Major League Soccer remains in a state of evolution. No secret there. With the thorny reconciliation of North American sporting culture and the global soccer community comes certain dilemmas.
One such quandary is the league's schedule. The American landscape dictates the spring-to-fall format MLS has used since its 1996 inception, offering enviable weather conditions for most of the season. But the European calendar operates on a fall-to-spring slate, putting MLS out of sync with much of the world and creating a slew of scheduling conflicts.
Since 2010, the league has considered proposals to adopt the European format. During this past year, MLS brought the discussion to its technical committee (including coaches), its competition committee (including owners) and the league office.
While the winter schedule isn't in the plans for the foreseeable future, the proposal remains an intriguing long-term possibility for a league with eyes on becoming one of the world's best by 2022.
"We will continue to look at it," commissioner Don Garber said during his State of the League address in December. "We've looked at it more deeply this time around than any time before. We went through fairly extensive discussions as a league to figure out if we can do this sometime in the future."
The general parameters of the winter schedule proposal have been well-established: The season would open in mid-to-late July, run through mid-December, then return from hiatus in mid-February and build toward the MLS Cup in late May or early June.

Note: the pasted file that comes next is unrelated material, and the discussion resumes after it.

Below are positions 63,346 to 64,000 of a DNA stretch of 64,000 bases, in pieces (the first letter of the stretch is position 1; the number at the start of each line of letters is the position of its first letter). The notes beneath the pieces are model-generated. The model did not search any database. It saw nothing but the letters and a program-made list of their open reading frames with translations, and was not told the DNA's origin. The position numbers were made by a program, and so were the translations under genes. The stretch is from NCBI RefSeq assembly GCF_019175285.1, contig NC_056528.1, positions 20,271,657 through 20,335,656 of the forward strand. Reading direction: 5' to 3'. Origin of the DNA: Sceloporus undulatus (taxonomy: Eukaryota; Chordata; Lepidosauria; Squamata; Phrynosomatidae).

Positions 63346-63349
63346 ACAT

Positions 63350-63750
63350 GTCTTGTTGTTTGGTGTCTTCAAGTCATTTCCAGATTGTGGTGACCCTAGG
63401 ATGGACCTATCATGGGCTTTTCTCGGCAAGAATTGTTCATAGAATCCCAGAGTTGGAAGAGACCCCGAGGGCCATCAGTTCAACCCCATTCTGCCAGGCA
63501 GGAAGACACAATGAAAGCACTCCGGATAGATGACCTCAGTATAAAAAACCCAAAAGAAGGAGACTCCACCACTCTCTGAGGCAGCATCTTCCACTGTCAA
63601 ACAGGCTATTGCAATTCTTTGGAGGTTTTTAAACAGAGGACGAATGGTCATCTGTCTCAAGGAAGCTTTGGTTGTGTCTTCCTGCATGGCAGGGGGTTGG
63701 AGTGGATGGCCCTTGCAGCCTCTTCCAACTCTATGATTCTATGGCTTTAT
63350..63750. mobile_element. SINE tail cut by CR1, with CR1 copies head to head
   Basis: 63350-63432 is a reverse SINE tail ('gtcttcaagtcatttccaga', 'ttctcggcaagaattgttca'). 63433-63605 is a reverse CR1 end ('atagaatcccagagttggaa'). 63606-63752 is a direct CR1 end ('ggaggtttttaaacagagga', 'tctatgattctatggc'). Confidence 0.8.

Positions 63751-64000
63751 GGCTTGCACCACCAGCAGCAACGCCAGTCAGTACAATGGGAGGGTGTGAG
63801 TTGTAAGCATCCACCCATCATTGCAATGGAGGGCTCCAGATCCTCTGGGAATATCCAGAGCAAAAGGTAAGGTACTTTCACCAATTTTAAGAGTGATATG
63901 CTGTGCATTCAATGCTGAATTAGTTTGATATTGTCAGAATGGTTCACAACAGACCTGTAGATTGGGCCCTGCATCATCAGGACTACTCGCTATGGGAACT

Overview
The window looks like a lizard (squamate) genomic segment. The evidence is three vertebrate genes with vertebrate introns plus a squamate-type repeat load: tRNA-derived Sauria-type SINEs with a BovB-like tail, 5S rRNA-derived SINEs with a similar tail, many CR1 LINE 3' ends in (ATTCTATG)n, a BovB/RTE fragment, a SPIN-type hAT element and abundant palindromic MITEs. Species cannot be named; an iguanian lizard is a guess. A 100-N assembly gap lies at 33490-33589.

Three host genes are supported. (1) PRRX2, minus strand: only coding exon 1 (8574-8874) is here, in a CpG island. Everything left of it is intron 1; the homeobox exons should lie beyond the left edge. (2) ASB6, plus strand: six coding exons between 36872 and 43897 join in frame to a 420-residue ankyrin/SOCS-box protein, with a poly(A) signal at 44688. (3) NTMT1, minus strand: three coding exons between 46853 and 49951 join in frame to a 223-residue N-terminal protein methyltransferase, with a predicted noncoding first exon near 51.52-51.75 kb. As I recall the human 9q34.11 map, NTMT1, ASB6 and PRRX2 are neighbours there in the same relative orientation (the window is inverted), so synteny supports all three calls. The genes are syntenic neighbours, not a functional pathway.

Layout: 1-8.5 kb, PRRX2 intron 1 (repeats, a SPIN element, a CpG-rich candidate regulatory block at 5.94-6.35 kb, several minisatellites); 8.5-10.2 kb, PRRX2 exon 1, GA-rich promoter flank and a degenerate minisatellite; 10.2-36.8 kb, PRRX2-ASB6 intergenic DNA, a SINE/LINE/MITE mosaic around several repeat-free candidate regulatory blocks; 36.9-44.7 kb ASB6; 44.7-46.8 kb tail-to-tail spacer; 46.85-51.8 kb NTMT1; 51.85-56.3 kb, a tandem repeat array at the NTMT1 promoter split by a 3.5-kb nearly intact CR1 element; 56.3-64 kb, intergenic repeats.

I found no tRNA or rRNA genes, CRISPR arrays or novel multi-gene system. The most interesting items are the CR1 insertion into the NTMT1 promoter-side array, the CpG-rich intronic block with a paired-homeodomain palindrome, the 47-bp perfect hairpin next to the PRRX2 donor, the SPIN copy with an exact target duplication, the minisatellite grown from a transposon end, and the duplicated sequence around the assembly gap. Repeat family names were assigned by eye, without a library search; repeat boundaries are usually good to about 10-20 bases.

With that schedule would come key benefits. First, the league would avoid playing through summer tournaments such as the World Cup and Gold Cup, when national team players are called away.
The busy summer transfer window also would fall during the MLS offseason, allowing clubs to more smoothly integrate incoming players. And the playoffs would take center stage in prime weather while dodging competition from the NFL and college football.
So how would MLS make the winter schedule work? Here's a closer look at the challenges faced by such a format:
MLS would need to start by "winterizing" its cold-market stadiums. In addition to readying playing surfaces for the winter months, clubs would have to consider fan-friendly renovations such as heated seats and updated concourses, concessions and bathrooms.
Although Chicago, Colorado, Kansas City, New York, Salt Lake and Toronto already use the SubAir heated field system, more clubs would need to make that seven-figure investment. And December's MLS Cup at frigid Sporting Park in Kansas City showed even that amenity doesn't guarantee an ideal playing environment.
As Kansas City defender Matt Besler said postgame, "Half of the field was frozen — it felt like you were ice skating."
"It's not magic," said Hans Niska, Sporting's vice president of stadium operations. "It's another tool that helps us increase the air flow in the root zone. It can help us prolong the growing season to some degree and it can help us thaw out the field a little bit sooner in the spring. But it's definitely not a tool that can make the grass grow all winter."
The weather problem during those winter months would be minimized by having colder markets take on lighter home schedules than the likes of Los Angeles, Houston and Orlando.
Indoor matches, meanwhile, would be rare. While the Vancouver Whitecaps enjoy a retractable roof at BC Place, Canadian counterparts Toronto FC and the Montreal Impact wouldn't be interested in moving winter games to larger domed venues available in those cities.
"Those clubs want to play matches in their soccer-specific stadiums," Dan Courtemanche, the MLS executive vice president of communications, told Goal USA. "Although clearly at times they've played matches successfully in places like the Rogers Centre and the Olympic Stadium up in Montreal, that's not a long-term solution for them."